Leaders of the Group of Seven wealthy nations also reaffirmed a commitment to stop the Islamic republic from building nuclear weapons.
Iranian envoys held another round of negotiations with international delegations in Vienna a day after EU coordinators suggested that differences over the 2015 accord limiting Iran’s nuclear activities had narrowed further. But Iranian Deputy Foreign Minister Abbas Araghchi told Iranian state media he thought a deal was unlikely to emerge in the coming week. A diplomat from Russia also said more time was needed to work out details.
The Vienna meetings are aimed at rebuilding a nuclear containment agreement between Iran and major world powers that the Trump administration withdrew the United States from in 2018.
US President Joe Biden and other G-7 leaders expressed support for the Vienna process after a three-day summit in southwest England that ended Sunday. The G-7 nations are Canada, France, Germany, Italy, Japan, the United Kingdom and the United States.
“We are committed to ensuring that Iran will never develop a nuclear weapon,” the leaders said in a joint statement.
“A restored and fully-implemented (nuclear deal) could also pave the way to further address regional and security concerns,” the statement said.
A resolution would see Iran return to commitments made in 2015, aimed at making the development of a nuclear weapon impossible, in exchange for lighter US sanctions.
US Secretary of State Antony Blinken said Sunday on CBS’ “Face the Nation” that Iran had been “galloping forward” with its nuclear ambitions and violating the terms of the accord since the United States pulled out of the deal.
“I think puts some urgency in seeing if we can put the nuclear problem back in the box,” Blinken said.
Sunday’s bilateral meetings followed joint negotiations held Saturday involving senior diplomats from China, Germany, France, Russia, and Britain. The United States was not directly involved.
An Iranian pro-opposition group held a small protest outside the famed Vienna Opera House, near the downtown hotel where the talks are taking place. Organizers said local police in Austria’s capital instructed them not to protest outside the hotel. The event ended peacefully.


Israel’s new foreign minister Yair Lapid vows to end ‘hostile’ relations abroad

Israel’s new foreign minister Yair Lapid vows to end ‘hostile’ relations abroad
Updated 14 June 2021

Israel’s new foreign minister Yair Lapid vows to end ‘hostile’ relations abroad

Israel’s new foreign minister Yair Lapid vows to end ‘hostile’ relations abroad
  • ‘Our relationship with too many governments has been neglected and become hostile’
  • ‘Shouting that everyone is anti-Semitic isn’t a policy or a work plan, even if it sometimes feels right’

JERUSALEM: Israel’s new foreign minister Yair Lapid on Monday vowed to improve relations with US Democrats while ending “hostile” ties with Europe he accused Benjamin Netanyahu of cultivating.
The centrist broker who forged an unlikely coalition deal to unseat the hawkish former prime minister told foreign ministry staff that under Netanyahu’s 12-year-rule Israel had “abandoned the international arena.”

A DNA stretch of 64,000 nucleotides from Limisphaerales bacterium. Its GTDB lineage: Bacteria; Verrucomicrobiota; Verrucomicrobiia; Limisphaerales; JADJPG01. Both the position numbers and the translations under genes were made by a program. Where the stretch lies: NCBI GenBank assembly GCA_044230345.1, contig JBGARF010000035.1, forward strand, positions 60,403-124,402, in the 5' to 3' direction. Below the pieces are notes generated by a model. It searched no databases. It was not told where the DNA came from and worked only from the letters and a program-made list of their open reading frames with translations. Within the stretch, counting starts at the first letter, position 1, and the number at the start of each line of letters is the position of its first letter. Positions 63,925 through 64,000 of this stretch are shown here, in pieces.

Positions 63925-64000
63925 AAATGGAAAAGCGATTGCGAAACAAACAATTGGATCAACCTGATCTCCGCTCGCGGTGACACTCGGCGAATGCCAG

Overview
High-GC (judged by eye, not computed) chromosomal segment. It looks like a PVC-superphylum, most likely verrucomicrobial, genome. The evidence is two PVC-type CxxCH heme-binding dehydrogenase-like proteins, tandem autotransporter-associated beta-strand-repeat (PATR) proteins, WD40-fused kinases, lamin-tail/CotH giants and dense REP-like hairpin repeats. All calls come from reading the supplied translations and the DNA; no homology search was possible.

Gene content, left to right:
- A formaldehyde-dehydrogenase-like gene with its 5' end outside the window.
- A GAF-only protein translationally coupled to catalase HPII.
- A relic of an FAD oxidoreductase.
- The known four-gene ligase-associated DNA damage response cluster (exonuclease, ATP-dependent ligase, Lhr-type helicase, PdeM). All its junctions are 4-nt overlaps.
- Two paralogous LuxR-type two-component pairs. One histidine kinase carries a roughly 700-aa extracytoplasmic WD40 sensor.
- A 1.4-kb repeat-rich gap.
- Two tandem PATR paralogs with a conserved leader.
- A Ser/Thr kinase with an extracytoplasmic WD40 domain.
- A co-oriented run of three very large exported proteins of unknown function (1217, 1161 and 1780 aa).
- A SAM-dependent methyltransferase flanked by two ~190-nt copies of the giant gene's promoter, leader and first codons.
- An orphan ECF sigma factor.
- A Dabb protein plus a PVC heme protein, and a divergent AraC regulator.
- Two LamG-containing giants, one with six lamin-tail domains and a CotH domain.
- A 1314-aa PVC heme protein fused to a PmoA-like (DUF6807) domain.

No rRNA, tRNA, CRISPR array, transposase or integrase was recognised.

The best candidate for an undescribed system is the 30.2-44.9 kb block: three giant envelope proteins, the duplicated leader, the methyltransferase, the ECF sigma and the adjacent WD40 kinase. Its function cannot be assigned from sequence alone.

“Our relationship with too many governments has been neglected and become hostile,” Lapid, a 57-year-old former television presenter, said.
“Shouting that everyone is anti-Semitic isn’t a policy or a work plan, even if it sometimes feels right.”
After coming to power in 2009, Netanyahu has strained relations with former US president Barack Obama, a Democrat, before forming a tight bond with his Republican successor Donald Trump.
“The management of the relationship with the Democratic Party in the United States was careless and dangerous,” Lapid said.
“I’ve warned against it more than once, but the outgoing government took a terrible gamble, reckless and dangerous, to focus exclusively on the Republican Party and abandon Israel’s bipartisan standing.”
He added: “We find ourselves with a Democratic White House, Senate and House and they are angry. We need to change the way we work with them.”
The new Israeli foreign minister said he had spoken with US Secretary of State Antony Blinken and that both agreed to “build relations based on mutual respect and better dialogue.”
Lapid succeeds Gabi Ashkenazi, a former army chief-of-staff, who became chief diplomat in 2020 as part of a power-sharing deal between the Netanyahu camp and opposition parties.
Lapid also said he would work to improve Israel’s standing internationally as well as ties with Europeans leaders, adding that he had “exchanged messages” with French President Emmanuel Macron and spoken to the EU foreign policy chief Josep Borrell.
He also vowed that Israel “will do whatever it takes to prevent Iran obtaining a nuclear bomb” and said he was opposed to a revived nuclear deal between Tehran and world powers that could see the United States rejoin the accord.
And one month after a deadly 11-day war broke out between Israel and Gaza-based Hamas militants, Lapid reaffirmed that “Israel has every right to defend itself.”